He’s written about black powers.
A Bay Ridge comic book creator will bring his graphic novels about a superpowered black cop to the Black Comix Expo at the Brooklyn Academy of Music on Feb. 10. The writer and illustrator of “Nowhere Man,” who will join about 20 other artists at the day-long celebration of comics creators of color, says he invented the heroic character because he wanted to read about someone he could identify with.
“When you look at successful characters in comic books, it’s often someone the author can relate to,” said Jerome Walford, who founded Forward Comix in 2010.
Walford was a big fan of comic books growing up, but felt like the classics that inspired him, including Alan Moore’s “Watchmen” and the Batman story “The Killing Joke,” did not represent his experience. In high school, he invented the character who developed into the star of “Nowhere Man” — Jack Maguire, a black police detective who discovers futuristic technology that lets him walk through walls, create blasts of energy, and hack communications, among other abilities. But the state sees the super-cop as a threat, and unleashes a paramilitary force to hunt him down, racially profiling and harassing black men in his neighborhood.
Walford said that his protagonist reflects the black experience in modern-day New York.
“In the context of relations between the African-American community and law enforcement, I wanted to create a character that would walk both lines and ‘Nowhere Man’ came about organically,” he said. “We have this scene where the chasers go into the communities and use aggressive tactics to try and hunt down Jack. We see interactions, and we begin to realize that this looks very current and very relatable.”
Walford, who immigrated with his family from Jamaica during the 1980s, also created the “Gwan Anthology” in 2016 to publish the stories of immigrant comics creators.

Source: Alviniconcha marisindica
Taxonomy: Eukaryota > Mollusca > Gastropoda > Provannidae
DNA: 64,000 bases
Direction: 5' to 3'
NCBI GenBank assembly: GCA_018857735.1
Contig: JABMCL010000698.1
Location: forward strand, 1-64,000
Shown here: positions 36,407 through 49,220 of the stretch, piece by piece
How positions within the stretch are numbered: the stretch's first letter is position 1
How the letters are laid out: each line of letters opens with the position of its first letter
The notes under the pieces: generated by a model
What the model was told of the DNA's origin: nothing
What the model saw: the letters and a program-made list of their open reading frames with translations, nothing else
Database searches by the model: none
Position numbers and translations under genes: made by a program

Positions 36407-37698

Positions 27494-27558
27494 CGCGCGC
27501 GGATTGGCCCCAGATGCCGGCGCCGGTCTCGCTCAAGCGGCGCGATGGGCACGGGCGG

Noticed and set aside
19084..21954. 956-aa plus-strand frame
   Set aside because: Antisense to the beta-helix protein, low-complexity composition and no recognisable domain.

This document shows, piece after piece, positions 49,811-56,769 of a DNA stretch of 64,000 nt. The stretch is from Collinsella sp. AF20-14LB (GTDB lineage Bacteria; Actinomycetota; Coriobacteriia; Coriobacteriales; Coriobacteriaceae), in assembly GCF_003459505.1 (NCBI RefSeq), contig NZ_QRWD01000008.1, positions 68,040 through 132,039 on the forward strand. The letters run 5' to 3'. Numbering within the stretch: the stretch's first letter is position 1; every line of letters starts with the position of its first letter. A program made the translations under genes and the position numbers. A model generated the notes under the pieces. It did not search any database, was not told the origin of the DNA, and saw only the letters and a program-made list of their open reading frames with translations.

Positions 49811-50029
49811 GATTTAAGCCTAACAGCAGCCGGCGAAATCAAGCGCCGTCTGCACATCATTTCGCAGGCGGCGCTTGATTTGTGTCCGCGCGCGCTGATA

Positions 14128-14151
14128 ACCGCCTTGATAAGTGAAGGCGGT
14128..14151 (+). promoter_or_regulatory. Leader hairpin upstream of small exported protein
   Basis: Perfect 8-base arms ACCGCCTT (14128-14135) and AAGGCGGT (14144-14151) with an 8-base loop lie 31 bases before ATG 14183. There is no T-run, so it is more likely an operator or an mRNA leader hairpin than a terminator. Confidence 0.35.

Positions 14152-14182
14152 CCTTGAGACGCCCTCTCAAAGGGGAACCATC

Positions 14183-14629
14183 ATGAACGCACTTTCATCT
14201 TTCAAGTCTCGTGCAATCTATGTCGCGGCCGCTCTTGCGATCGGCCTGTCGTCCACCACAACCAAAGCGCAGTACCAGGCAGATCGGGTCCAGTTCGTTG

Writers and readers from non-white backgrounds have increasingly been able to find their own stories reflected in comics, a trend amplified in recent years by the release of the blockbuster movie “Black Panther” and Netflix’s “Luke Cage,” according to one of the organizers of the Black Comix Expo.
“Comics play a big part, because for some readers they are the first visual representations of some of these ideas,” said Deirdre Hollman, the founder of the Black Comics Collective, which co-hosts the event.
Another recent factor, she said, has been the growth of the Afrofuturism movement, which envisions a future distinctly shaped by black culture and tradition.
“It’s an affirmation that not only do black people survive in the future but they bring with them the cultural traditions that have sustained them throughout time,” said Hollman.
In addition to the comics creators, the Expo will feature several events inspired by Afrofuturism, including a virtual reality experience that puts visitors in the body of a black woman, and a panel discussion on black women in science fiction and fantasy. The event will also feature a superhero cosplay contest and an art workshop for kids.
Black Comix Expo at BAM Peter Jay Sharp Building [30 Lafayette Ave., at St. Felix Street in Fort Greene, (718) 636–4100x1, www.bam.org]. Feb. 10; 11 am–5 pm. Free.
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